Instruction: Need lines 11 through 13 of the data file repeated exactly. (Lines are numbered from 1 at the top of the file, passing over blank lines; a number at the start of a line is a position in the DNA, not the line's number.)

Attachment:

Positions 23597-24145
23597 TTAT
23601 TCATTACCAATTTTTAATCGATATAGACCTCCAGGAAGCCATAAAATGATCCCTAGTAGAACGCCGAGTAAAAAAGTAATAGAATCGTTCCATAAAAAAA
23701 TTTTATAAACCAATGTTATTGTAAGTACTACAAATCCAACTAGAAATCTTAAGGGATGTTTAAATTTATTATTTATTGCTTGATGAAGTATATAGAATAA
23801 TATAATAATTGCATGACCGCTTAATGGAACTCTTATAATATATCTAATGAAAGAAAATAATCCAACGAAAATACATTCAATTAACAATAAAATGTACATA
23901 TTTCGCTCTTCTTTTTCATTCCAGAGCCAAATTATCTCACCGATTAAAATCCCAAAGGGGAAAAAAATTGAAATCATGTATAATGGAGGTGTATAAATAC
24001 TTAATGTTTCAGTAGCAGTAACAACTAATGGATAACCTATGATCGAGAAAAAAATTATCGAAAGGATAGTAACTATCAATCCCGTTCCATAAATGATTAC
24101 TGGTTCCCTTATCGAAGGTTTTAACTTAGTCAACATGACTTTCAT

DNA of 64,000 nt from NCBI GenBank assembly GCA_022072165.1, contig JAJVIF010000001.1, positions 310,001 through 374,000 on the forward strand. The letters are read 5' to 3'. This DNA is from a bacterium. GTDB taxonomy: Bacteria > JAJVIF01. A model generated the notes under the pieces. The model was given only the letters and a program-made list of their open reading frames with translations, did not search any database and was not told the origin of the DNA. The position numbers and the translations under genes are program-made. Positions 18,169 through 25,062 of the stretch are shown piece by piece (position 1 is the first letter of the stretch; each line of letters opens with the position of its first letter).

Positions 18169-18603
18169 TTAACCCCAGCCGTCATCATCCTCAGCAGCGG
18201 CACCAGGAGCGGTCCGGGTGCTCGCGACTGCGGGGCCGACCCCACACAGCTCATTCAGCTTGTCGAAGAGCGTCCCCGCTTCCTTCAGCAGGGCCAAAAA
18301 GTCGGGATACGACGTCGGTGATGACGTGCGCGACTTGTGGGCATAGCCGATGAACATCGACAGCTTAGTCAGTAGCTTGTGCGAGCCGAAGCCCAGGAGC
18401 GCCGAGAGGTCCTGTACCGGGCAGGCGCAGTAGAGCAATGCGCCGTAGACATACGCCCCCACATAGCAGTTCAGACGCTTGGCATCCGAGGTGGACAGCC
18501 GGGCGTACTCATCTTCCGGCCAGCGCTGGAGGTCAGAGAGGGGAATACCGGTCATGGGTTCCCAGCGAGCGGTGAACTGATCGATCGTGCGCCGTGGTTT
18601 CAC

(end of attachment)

18169 TTAACCCCAGCCGTCATCATCCTCAGCAGCGG
18201 CACCAGGAGCGGTCCGGGTGCTCGCGACTGCGGGGCCGACCCCACACAGCTCATTCAGCTTGTCGAAGAGCGTCCCCGCTTCCTTCAGCAGGGCCAAAAA
18301 GTCGGGATACGACGTCGGTGATGACGTGCGCGACTTGTGGGCATAGCCGATGAACATCGACAGCTTAGTCAGTAGCTTGTGCGAGCCGAAGCCCAGGAGC